Though there may be some overlap in symptoms, moral injuries aren't what most people think of as PTSD, the nightmares and flashbacks of terrifying, life-threatening combat events. A moral injury tortures the conscience; symptoms include deep shame, guilt and rage. It's not a medical problem, and it's unclear how to treat it, says retired Col. Elspeth Ritchie, former psychiatry consultant to the Army surgeon general.
"The concept ... is more an existentialist one," she says.
The Marines, who prefer to call moral injuries "inner conflict," started a few years ago teaching unit leaders to identify the problem. And the Defense Department has approved funding for a study among Marines at California's Camp Pendleton to test a therapy that doctors hope will ease guilt.
But a solution could be a long time off.
"PTSD is a complex issue," says Navy Cmdr. Leslie Hull-Ryde, a Pentagon spokeswoman.
Killing in war is the issue for some troops who believe they have a moral injury, but Ritchie says it also can come from a range of experiences, such as guarding prisoners or watching Iraqis kill Iraqis as they did during the sectarian violence in 2006-2007.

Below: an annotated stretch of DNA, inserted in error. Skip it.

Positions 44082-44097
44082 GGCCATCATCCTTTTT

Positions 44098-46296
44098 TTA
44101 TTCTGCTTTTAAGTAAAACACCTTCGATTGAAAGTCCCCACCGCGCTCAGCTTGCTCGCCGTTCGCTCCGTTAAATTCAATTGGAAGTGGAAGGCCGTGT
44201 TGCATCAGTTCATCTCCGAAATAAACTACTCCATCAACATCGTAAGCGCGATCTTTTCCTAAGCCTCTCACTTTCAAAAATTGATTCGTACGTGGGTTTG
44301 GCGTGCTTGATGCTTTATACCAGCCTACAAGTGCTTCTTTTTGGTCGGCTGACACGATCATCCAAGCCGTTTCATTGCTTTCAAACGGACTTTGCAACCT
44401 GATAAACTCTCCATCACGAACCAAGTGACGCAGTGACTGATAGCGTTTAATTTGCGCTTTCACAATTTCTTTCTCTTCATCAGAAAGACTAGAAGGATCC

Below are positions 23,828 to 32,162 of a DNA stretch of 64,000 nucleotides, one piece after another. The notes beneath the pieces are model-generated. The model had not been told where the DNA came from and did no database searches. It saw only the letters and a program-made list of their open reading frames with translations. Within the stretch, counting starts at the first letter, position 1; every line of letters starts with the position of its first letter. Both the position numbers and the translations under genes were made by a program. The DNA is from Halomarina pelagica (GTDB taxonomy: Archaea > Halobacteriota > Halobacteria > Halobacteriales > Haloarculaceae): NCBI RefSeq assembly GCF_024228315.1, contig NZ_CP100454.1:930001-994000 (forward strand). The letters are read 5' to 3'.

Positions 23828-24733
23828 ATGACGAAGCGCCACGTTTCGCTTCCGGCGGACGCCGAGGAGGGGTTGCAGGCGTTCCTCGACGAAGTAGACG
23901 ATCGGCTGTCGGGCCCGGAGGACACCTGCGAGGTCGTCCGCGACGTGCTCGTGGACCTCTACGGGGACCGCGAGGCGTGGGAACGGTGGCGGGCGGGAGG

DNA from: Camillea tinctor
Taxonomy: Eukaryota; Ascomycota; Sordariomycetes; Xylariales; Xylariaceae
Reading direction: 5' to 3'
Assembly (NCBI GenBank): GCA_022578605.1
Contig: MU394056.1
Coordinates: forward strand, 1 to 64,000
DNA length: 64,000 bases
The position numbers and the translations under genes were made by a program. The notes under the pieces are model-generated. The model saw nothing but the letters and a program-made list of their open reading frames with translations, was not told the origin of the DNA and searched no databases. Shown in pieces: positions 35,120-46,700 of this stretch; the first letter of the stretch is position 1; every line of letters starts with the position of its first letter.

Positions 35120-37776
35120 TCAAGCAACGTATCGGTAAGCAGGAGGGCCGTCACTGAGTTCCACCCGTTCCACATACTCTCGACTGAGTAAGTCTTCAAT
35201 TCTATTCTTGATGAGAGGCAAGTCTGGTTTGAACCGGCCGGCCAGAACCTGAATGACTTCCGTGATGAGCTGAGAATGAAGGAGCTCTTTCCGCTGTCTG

"You may not have actually done something wrong by the law of war, but by your own humanity you feel that it's wrong," says Ritchie, now chief clinical officer at the District of Columbia's Department of Mental Health.
Kudo's remorse stems in part from the 2010 accidental killing of two Afghan teenagers on a motorcycle. His unit was fighting insurgents when the pair approached from a distance and appeared to be shooting as well.
Kudo says what Marines mistook for guns were actually "sticks and bindles, like you'd seen in old cartoons with hobos." What Marines thought were muzzle flashes were likely glints of light bouncing off the motorcycle's chrome.